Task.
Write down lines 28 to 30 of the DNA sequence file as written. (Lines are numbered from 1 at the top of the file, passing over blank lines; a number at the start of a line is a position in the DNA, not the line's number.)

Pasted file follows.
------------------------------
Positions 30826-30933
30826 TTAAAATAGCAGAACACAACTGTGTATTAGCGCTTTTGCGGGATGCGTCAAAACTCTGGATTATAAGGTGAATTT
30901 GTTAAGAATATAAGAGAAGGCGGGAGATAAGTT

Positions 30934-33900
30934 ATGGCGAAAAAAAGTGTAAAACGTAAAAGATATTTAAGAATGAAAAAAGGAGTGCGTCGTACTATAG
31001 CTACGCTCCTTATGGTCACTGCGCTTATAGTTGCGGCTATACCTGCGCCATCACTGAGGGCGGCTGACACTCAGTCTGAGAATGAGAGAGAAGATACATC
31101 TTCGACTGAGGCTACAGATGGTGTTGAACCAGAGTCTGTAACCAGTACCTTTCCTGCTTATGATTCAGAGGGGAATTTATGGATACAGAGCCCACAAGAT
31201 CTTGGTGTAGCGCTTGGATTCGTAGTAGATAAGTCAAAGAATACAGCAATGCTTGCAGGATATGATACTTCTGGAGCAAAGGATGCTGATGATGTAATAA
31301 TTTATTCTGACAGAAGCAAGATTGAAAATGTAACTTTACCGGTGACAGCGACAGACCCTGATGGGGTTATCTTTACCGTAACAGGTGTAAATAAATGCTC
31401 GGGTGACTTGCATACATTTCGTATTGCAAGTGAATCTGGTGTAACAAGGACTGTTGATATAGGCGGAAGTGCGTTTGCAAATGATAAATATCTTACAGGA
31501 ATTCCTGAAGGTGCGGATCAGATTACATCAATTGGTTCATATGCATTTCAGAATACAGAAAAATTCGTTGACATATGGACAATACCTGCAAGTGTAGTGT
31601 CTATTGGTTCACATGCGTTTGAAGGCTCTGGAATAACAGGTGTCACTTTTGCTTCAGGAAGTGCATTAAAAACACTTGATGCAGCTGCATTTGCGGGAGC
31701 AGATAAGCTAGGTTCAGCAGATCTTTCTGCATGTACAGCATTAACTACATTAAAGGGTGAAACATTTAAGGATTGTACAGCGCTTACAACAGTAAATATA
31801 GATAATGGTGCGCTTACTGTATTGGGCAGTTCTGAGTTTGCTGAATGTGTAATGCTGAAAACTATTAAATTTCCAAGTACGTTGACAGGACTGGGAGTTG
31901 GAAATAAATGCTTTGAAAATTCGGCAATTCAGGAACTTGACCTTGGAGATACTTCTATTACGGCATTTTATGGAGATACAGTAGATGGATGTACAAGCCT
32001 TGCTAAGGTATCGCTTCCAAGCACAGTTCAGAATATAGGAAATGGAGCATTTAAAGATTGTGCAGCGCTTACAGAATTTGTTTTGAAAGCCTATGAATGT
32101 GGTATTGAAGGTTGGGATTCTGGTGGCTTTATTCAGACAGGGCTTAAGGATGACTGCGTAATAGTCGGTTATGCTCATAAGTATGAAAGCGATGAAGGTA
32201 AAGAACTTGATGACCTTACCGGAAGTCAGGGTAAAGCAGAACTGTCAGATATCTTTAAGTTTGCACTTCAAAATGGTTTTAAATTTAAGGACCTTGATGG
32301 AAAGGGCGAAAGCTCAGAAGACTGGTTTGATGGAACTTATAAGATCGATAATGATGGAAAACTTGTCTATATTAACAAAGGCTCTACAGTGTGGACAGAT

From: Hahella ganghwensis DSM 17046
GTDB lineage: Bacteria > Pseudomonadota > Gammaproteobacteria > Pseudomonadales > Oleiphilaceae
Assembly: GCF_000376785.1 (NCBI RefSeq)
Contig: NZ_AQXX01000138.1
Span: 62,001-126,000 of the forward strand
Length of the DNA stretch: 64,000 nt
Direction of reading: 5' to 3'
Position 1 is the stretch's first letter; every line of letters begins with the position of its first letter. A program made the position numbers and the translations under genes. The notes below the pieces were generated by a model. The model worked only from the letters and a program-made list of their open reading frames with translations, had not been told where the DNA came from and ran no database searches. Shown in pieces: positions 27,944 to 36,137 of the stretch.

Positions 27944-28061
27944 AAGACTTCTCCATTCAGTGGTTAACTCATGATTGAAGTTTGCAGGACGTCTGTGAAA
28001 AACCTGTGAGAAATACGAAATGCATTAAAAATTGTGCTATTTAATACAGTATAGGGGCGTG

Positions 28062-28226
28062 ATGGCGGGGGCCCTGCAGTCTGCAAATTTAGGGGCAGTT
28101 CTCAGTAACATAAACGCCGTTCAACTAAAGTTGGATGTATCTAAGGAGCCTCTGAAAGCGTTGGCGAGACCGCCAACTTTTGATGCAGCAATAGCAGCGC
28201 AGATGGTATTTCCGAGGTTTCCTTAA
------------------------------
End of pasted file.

Positions 27944-28061
27944 AAGACTTCTCCATTCAGTGGTTAACTCATGATTGAAGTTTGCAGGACGTCTGTGAAA
28001 AACCTGTGAGAAATACGAAATGCATTAAAAATTGTGCTATTTAATACAGTATAGGGGCGTG